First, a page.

What happens if you are involved in an auto accident and the at fault person says they have no insurance. How do you know if they are lying?
One of the “tricks of the trade” is using the State’s resources and power to pull the at fault driver’s license for a year or until payment of damages is made.
The form that is sometimes used is t342. I suggest you call the Wisconsin DMV or a person injury attorney with any questions about what to do when confronted with this situation.
If you don’t read Anne Reed’s blog then you’ve been missing out on a ton of great tips and news related to jury trials. It’s on my IGoogle page and I anxiously await every post.
Anne’s latest post is about a personal injury trial from California. In short, you can argue with emotion, logic or both but many times the facts themselves are the most powerful.
Anne will be speaking at this year’s Wisconsin Solo and Small Firm Conference. Don’t forget to register asap.
Check out this Journal Sentinel story about Nursing Homes.
Six nursing homes were searched by the DEA:
The nursing homes were:
Beaver Dam Care Center in Beaver Dam; Colony Oaks Care Center in Appleton; Heritage Square in Greendale; Mount Carmel Milwaukee in Greenfield; Village Gardens in Green Bay; and Woodstock Health and Rehab in Kenosha.
The story alleges that these nursing homes may have been dispensing prescription drugs without doctor’s authorization.
“Rotator Cuff Injury”
I think this is a phrase that is pretty widely used. We often hear announcers talk about a rotator cuff injury during a football game. It’s pretty common. But, this phrase is so widely used that it may not be completely understood. Everyone assumes that everyone else knows what it means.
Well, the Doe Report has some medical illustrations of a shoulder and rotator cuff. Take the opportunity to look it over. It is pretty interesting stuff.
Personal injury attorneys use these types of illustrations often to help teach juries about the objective findings of injury. People can talk and talk but looking at picture often makes the information sink in.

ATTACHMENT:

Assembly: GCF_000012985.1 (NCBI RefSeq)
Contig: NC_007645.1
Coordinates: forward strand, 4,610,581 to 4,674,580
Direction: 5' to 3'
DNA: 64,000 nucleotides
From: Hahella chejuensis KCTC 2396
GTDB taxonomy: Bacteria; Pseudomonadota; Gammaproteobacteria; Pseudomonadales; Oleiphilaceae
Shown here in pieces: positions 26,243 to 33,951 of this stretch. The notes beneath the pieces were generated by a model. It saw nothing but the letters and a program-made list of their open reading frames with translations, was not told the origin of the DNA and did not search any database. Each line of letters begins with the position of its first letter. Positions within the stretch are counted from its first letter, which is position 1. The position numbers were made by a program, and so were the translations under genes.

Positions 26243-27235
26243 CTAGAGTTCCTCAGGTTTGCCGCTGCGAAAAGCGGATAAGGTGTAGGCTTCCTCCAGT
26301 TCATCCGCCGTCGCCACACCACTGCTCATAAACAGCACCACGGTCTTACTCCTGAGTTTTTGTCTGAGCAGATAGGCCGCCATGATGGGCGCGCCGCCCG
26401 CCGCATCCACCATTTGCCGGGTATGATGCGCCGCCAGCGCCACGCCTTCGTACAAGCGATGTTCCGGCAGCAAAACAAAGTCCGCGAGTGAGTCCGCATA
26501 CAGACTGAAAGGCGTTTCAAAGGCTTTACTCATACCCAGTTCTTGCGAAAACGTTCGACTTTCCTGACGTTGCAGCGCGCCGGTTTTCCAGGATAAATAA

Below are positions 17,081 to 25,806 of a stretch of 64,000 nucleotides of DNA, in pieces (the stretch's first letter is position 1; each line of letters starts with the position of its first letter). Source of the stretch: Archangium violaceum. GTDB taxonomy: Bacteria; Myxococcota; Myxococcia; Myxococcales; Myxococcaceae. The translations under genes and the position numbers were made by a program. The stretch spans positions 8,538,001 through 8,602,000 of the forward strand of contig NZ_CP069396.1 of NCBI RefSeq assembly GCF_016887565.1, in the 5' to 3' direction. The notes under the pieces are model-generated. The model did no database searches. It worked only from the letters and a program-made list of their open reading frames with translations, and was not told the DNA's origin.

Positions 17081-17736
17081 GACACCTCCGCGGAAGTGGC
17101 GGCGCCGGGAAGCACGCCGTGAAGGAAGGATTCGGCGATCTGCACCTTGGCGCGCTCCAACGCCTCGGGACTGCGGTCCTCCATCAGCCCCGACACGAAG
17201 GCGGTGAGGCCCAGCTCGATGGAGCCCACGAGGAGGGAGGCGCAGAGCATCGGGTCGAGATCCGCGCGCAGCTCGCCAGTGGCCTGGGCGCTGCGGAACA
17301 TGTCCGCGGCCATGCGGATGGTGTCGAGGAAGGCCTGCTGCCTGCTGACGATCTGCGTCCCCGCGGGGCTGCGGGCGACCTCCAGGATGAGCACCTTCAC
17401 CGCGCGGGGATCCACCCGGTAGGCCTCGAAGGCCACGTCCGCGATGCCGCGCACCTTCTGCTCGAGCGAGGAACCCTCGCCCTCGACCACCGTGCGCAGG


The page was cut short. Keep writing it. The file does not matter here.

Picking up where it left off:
I was asked recently about a worker’s compensation question. For full disclosure I handle only workplace injuries against third parties. For example, if you are driving a work vehicle and involved in a car accident I would help you obtain compensation for pain and suffering, mileage to the doctor, doctors bills, property damage, rental vehicle and lost wages etc. This claim is against the at fault driver, i.e. the third party.
In addition to the claim against the at fault driver the injured person has a claim with workers compensation insurance. These types of claims are called first party claims. I don’t handle these. But, I work with attorneys across Wisconsin who do a great job.
Anyway, the question was whether an employer can force an employee to sign a contract to waive any worker’s compensation benefits.
This is what I found from Wisconsin’s Office of the Commissioner of Insurance:
An employer subject to the Act may not withhold or
collect any money from employees or any other
person, including independent contractors and
subcontractors, to pay for worker’s compensation
insurance. To do so is illegal. Also, no agreement by
an employee waiving rights to compensation is valid.
[s. 102.16 (3) and 102.16 (5), Wis. Stat.]
I hope this answers your question!
Jon Groth is a Wisconsin Personal Injury Attorney handling cases throughout Wisconsin and most recently in Wauwatosa, West Allis, Sheboygan, Plymouth, and Germantown.
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